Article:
A 30.4-megapixel sensor gives you amazing quality, allowing you to crop the image when the framing exactly perfect. This way, you can spend more time concentrating on the focus.
The seven frames-a-second burst rate is good enough. But perhaps when you really can’t miss that shot of your nephew scoring the winning goal, you might need something faster.
In true Canon style, you get the Dual-Pixel autofocus system, making it a sinch to keep your subjects in focus. Mixed with the 61 points of autofocus, you get one hell of a machine.
What this camera really excels in is its ISO. It has a native range that reaches 32,000, but expandable to 102,400. This means, if the sports are indoors, the lack of light poses no issues in the quality of your images.
WiFi comes as standard, making this a great camera for press photographers who are on assignment. Dual memory slots allow you to shoot thousands of images with the right cards.Our Rating: ★★★★★SEE PRICE ON AMAZONPrice Range:$$$
1. Sony A7 III
- Advanced 24.2MP BSI Full-frame
- 15 stop dynamic range, 14 bit uncompressed RAW
- ISO 50 to 204,800
- Up to 10fps Silent or Mechanical Shutter with AE/AF tracking
- 693 phase-detection / 425 contrast AF points w/ 93% image coverage
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The number one spot on our list is the Sony A7 III, the entry-level full-frame camera that beats the competition hands down.
We are looking at a sensor size of 24-megapixels, which is more than enough for printing large images to show off your sports photography talent.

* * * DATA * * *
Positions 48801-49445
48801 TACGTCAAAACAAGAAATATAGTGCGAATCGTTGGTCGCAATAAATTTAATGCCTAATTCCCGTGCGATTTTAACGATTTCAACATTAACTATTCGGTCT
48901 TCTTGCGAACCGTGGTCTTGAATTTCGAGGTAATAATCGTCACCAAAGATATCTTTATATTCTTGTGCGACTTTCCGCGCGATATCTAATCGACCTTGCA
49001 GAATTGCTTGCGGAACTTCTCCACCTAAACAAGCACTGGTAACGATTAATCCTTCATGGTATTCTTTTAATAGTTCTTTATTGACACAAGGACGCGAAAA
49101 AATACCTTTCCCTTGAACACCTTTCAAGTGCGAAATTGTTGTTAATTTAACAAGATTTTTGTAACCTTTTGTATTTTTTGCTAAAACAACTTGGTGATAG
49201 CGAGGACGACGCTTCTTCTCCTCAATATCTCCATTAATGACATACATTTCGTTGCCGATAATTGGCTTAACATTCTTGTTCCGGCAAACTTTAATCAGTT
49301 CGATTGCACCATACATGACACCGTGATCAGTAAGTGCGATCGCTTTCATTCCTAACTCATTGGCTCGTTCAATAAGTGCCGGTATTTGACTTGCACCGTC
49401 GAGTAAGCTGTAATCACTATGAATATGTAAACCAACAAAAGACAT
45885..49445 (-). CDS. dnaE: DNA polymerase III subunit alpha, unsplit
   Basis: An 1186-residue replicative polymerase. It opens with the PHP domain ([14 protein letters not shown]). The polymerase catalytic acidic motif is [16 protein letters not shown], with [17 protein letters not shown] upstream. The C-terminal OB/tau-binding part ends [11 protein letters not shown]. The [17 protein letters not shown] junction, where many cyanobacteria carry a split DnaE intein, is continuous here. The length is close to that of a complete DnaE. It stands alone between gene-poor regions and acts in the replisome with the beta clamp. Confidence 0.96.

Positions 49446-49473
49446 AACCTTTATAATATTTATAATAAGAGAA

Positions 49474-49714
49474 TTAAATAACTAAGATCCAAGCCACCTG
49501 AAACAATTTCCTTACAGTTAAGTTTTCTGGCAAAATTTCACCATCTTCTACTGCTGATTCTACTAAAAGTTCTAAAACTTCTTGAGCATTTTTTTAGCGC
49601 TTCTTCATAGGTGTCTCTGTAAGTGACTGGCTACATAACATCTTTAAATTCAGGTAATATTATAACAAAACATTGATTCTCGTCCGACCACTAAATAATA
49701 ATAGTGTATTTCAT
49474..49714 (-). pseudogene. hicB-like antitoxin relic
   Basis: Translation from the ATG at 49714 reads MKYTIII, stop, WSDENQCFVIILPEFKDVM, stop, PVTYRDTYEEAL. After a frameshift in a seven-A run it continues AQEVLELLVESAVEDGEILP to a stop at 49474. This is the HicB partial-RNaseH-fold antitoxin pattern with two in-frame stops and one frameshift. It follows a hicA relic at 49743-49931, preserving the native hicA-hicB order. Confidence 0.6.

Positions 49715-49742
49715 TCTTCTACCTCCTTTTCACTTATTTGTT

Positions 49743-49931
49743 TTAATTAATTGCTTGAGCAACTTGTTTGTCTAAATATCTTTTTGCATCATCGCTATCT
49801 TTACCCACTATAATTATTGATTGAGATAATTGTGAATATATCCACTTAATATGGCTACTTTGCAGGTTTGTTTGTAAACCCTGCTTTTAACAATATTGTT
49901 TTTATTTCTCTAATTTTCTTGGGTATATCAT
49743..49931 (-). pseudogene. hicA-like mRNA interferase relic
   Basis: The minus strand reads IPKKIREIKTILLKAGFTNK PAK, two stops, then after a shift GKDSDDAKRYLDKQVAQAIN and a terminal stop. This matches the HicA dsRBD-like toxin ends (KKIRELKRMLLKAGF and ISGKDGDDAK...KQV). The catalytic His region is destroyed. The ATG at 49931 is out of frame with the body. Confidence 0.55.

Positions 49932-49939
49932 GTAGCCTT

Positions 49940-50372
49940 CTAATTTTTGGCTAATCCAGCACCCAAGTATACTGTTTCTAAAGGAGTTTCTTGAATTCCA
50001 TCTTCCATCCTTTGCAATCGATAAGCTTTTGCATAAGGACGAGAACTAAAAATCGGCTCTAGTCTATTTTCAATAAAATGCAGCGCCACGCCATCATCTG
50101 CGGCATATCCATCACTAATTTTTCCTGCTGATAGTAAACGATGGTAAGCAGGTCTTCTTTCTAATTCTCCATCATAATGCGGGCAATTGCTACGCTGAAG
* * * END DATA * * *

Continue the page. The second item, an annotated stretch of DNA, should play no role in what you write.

10 frames a second is more than enough to capture whatever you turn your eye to. Be it wildlife, sports or photojournalism, this camera covers them all. The shutter is silent and can easily track the subjects you focus on.
What you will definitely get a kick out of are the almost 700 points of autofocus. Those are only the phase-detection points, as there are another 425 of contrast-detection points.
Not only is it fast, but it is also incredibly accurate, meaning you get your shot and everyone is happy.
5-axis image stabilization allows you to work without a tripod if need by. You no longer need to worry about your shutter speed. It even works well in low light, meaning that this is the camera you need for any situation, at any time, anywhere.
Dual card slots, great battery life and it’s even weather-protected! At least one of these should be in your camera bag.
Where to Buy Cameras
Most cities will have their own independent camera stores, and I’m all for supporting your local shops. However, it’s an unfortunate truth that in 2021, independent stores have a hard time competing with the chain stores and online shops, especially in the photography industry.
While I was living in the UK before I turned pro, the best place to buy cameras for me was a well-established department store called John Lewis. They offered price matching, free extended warranties, and the best customer service of any UK camera retailer.
However, their range of camera gear wasn’t great, and mostly focused on amateur gear. In addition, their price match guarantee didn’t extend to most online retailers… and it was these online camera shops who seemed to be offering the best prices on camera gear.
So the question of where to buy cameras led me to search for online retailers, and soon I came across what’s known as ‘grey-market‘ retailers.